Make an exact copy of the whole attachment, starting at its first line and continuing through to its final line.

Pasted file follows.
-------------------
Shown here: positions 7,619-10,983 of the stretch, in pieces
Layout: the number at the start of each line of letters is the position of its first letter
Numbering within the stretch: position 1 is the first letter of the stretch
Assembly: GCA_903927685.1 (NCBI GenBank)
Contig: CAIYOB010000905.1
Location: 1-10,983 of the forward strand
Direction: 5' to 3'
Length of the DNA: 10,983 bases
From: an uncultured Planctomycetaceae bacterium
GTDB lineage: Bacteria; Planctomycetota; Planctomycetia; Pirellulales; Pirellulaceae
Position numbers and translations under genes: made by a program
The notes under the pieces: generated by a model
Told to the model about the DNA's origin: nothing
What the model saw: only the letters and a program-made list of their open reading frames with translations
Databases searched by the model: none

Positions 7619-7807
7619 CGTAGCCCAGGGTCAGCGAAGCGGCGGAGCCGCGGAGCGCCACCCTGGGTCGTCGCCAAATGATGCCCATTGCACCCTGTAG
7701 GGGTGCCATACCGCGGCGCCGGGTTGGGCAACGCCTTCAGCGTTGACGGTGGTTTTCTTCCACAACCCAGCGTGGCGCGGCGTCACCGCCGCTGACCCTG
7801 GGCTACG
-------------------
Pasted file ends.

Shown here: positions 7,619-10,983 of the stretch, in pieces
Layout: the number at the start of each line of letters is the position of its first letter
Numbering within the stretch: position 1 is the first letter of the stretch
Assembly: GCA_903927685.1 (NCBI GenBank)
Contig: CAIYOB010000905.1
Location: 1-10,983 of the forward strand
Direction: 5' to 3'
Length of the DNA: 10,983 bases
From: an uncultured Planctomycetaceae bacterium
GTDB lineage: Bacteria; Planctomycetota; Planctomycetia; Pirellulales; Pirellulaceae
Position numbers and translations under genes: made by a program
The notes under the pieces: generated by a model
Told to the model about the DNA's origin: nothing
What the model saw: only the letters and a program-made list of their open reading frames with translations
Databases searched by the model: none

Positions 7619-7807
7619 CGTAGCCCAGGGTCAGCGAAGCGGCGGAGCCGCGGAGCGCCACCCTGGGTCGTCGCCAAATGATGCCCATTGCACCCTGTAG
7701 GGGTGCCATACCGCGGCGCCGGGTTGGGCAACGCCTTCAGCGTTGACGGTGGTTTTCTTCCACAACCCAGCGTGGCGCGGCGTCACCGCCGCTGACCCTG
7801 GGCTACG